3- Social media helps strengthen communities as it is the antidote to isolating technologies (like suburbs and like televison) and community strength is key to political action.
4- Social media seems to have been key allowing the expatriate and exiled community to mobilize and act as key links between rest of the Arab sphere as well as Francophone parts of Europe and ultimately the rest of the world
5- Social media can be a key tool for disseminating information during a crisis. As we saw in the case of Iran, Burma, Moldova, Tunisia and others, the world had a strong sense of what was happening not because there were many reporters on the ground covering the events but because thousands of citizens armed with basic cell phones could record and transmit in real-time the situation on the ground. Yes, such reports are inevitably chaotic, and yes, the ability to disseminate information is not a sufficient cause for success, but it is surely a necessary one.
In that sense, I respect Jillian’s sensitivity to any wording that seems to take the credit away from the accomplishment of the Tunisian people that came at a great human cost. However, as a material cause, as a key part of the media and information substrate in which the events took place, it seems clear to me that social media was crucial. About 20 percent of Tunisians have Facebook accounts which remained uncensored throughout the crisis.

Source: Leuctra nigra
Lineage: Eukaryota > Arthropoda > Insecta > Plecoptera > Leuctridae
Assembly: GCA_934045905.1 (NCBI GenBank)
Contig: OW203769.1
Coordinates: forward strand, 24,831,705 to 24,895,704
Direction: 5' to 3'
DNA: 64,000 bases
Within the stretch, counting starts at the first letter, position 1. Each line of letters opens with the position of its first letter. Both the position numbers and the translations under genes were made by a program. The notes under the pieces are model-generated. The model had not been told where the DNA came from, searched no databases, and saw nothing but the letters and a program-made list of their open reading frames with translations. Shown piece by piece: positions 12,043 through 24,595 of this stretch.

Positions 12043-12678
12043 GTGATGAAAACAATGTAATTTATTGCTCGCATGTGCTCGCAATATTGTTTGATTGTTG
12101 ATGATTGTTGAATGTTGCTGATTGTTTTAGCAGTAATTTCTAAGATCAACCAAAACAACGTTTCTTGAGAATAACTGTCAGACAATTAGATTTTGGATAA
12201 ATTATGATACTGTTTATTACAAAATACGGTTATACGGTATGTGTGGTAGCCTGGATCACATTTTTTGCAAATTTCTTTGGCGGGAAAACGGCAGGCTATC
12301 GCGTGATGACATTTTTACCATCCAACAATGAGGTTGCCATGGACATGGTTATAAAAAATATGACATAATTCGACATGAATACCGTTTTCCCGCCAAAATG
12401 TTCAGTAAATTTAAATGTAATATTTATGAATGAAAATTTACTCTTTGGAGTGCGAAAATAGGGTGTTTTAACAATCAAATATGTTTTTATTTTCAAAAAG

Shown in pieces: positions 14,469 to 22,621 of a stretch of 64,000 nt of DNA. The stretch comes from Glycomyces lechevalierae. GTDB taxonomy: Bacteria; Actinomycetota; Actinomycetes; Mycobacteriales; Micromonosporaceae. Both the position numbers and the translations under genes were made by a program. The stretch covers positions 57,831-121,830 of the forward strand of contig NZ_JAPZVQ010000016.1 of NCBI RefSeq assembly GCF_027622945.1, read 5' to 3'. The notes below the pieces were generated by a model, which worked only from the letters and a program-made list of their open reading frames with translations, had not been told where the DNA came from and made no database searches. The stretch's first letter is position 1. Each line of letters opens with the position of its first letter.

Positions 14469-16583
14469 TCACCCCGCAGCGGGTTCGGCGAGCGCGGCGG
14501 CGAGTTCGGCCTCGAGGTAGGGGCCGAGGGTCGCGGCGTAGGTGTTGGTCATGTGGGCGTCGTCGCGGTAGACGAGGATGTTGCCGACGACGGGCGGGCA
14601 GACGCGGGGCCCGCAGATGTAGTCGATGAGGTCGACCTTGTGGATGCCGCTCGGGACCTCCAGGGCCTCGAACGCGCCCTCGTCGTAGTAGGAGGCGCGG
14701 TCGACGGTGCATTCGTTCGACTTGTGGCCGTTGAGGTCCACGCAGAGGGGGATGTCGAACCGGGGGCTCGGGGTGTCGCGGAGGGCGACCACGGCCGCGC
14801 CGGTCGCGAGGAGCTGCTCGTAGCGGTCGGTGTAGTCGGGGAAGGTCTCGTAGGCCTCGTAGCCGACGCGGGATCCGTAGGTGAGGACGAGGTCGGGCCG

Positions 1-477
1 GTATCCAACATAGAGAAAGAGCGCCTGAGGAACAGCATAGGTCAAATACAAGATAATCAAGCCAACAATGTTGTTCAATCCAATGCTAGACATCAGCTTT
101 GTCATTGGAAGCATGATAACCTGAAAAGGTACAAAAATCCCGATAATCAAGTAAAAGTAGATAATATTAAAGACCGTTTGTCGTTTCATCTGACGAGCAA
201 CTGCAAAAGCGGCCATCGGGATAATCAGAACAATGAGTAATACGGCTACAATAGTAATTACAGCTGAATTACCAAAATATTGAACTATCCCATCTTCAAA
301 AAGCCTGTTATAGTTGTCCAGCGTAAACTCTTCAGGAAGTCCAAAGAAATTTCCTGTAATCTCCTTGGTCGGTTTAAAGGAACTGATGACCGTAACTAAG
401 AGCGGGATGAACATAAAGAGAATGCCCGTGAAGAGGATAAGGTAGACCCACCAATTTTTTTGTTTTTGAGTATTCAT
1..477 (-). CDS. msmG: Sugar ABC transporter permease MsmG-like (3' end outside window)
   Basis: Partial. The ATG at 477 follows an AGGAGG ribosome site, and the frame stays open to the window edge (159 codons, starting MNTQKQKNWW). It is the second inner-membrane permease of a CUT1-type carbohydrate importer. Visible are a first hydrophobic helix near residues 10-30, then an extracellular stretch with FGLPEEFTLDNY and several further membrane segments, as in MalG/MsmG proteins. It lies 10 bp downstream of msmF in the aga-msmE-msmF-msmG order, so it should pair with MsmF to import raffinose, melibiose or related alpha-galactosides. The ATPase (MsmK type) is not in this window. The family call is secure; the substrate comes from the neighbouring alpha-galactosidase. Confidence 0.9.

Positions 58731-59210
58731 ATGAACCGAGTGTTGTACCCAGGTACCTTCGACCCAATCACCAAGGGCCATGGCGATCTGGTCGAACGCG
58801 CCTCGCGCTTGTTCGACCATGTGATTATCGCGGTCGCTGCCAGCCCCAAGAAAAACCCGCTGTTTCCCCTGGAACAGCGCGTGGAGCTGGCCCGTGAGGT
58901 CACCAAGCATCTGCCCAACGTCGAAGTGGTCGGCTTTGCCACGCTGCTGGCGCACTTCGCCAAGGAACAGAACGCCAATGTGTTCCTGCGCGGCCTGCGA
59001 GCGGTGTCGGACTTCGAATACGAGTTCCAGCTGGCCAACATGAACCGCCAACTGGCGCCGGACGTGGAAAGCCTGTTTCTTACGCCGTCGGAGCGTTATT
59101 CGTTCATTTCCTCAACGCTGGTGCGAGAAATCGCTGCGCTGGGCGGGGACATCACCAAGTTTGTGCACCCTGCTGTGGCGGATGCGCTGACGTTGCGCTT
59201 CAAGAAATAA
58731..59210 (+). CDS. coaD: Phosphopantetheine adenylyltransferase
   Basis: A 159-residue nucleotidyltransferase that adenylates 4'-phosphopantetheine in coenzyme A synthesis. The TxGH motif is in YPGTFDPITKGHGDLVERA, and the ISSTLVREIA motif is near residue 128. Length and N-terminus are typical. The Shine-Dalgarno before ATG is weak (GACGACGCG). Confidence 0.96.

I find it hard to believe that the ability to disseminate news, videos, tidbits, information, links, outside messages that easily, transparently and without censorship reached one in five persons (and thus their immediate social networks) within a country that otherwise suffered from heavy censorship was without a significant impact. (More background here on the particulars of the general political situation in Tunisia). To say that social-media was a key part of the revolution does not necessarily mean that people used GPS-enabled phones to coordinate demonstrations; that is simplistic and misses the point in which social media shapes the environment in general. What it means is that the people acted in a world where they had more means of expressing themselves to each other and the world, being more assured that their plight would not be buried by the deep pit of censorship, and a little more confidence that their extended families, their neighbors, their fellow citizens were similarly fed up, as poignantly expressed by the slogan taken up by the protestors: “Yezzi Fock! Enough!”